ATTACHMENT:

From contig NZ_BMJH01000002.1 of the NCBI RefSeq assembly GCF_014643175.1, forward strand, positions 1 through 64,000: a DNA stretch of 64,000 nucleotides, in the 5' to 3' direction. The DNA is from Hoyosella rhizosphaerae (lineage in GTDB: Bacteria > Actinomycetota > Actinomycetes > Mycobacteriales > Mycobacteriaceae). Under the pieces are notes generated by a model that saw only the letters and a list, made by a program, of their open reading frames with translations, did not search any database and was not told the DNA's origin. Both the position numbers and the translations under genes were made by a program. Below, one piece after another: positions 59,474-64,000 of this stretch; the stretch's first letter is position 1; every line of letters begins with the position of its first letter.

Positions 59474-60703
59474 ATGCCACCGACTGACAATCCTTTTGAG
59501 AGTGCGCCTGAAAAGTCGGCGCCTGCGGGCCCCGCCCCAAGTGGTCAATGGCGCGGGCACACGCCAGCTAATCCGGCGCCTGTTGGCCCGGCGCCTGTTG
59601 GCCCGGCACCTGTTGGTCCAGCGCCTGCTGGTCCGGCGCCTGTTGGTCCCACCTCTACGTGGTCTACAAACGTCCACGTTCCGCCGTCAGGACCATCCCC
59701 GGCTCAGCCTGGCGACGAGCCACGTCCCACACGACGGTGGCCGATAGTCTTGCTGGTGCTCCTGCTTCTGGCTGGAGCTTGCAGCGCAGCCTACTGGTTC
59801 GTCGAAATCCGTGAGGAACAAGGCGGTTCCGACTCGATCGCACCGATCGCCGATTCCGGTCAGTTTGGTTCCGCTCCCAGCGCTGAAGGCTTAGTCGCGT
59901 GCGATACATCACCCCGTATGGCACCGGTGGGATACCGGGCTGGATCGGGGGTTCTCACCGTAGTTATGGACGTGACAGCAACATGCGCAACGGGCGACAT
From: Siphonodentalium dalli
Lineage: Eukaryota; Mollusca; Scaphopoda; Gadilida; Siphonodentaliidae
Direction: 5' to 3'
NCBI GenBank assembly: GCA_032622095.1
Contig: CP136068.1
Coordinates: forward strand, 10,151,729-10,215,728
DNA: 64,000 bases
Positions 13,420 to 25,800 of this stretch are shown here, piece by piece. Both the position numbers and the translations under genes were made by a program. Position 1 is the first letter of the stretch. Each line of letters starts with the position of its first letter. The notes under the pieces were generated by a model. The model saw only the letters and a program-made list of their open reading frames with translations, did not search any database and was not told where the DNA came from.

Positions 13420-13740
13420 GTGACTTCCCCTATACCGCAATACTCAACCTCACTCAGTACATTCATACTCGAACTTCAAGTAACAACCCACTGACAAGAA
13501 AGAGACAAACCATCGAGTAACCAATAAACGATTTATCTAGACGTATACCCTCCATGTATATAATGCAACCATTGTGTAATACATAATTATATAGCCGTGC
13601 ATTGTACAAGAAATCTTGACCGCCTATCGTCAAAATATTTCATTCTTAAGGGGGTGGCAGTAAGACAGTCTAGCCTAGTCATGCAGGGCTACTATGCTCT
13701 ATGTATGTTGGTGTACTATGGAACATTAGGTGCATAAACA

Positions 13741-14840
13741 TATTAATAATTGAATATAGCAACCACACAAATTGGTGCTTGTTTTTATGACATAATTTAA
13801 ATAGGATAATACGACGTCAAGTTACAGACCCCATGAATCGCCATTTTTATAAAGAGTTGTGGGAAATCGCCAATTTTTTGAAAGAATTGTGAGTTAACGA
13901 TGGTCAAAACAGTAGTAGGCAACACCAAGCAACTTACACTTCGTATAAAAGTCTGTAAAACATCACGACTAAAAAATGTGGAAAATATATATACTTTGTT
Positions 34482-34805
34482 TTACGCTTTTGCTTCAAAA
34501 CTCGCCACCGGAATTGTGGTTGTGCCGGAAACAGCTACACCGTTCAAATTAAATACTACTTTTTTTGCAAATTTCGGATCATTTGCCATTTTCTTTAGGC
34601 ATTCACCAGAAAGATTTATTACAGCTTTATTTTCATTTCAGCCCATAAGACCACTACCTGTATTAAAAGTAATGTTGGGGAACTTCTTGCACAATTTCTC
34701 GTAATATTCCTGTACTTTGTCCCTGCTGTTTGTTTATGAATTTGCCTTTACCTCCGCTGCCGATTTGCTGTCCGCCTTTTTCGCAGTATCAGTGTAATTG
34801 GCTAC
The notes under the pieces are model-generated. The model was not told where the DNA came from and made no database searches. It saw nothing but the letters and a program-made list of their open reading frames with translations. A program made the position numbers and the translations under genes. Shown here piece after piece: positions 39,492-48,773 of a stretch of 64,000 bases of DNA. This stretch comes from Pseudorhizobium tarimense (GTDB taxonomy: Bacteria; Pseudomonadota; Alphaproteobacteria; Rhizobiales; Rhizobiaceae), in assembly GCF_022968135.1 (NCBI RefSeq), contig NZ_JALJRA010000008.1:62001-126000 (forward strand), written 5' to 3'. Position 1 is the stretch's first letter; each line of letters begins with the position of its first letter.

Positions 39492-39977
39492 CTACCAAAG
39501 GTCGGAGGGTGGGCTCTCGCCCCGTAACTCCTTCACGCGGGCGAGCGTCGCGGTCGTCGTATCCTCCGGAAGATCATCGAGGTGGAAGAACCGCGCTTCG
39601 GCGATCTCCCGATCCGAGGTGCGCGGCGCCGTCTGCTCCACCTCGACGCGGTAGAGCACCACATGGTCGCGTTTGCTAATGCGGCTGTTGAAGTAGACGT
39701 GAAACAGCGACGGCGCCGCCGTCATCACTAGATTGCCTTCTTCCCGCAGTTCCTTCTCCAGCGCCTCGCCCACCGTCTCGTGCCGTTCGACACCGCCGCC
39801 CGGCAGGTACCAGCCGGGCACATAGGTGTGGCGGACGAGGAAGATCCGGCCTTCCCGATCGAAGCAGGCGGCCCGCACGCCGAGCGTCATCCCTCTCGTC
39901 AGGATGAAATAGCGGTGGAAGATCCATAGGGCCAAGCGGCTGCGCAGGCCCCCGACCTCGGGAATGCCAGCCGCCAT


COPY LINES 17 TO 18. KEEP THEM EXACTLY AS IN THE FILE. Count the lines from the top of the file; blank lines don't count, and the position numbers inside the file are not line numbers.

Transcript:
Positions 13420-13740
13420 GTGACTTCCCCTATACCGCAATACTCAACCTCACTCAGTACATTCATACTCGAACTTCAAGTAACAACCCACTGACAAGAA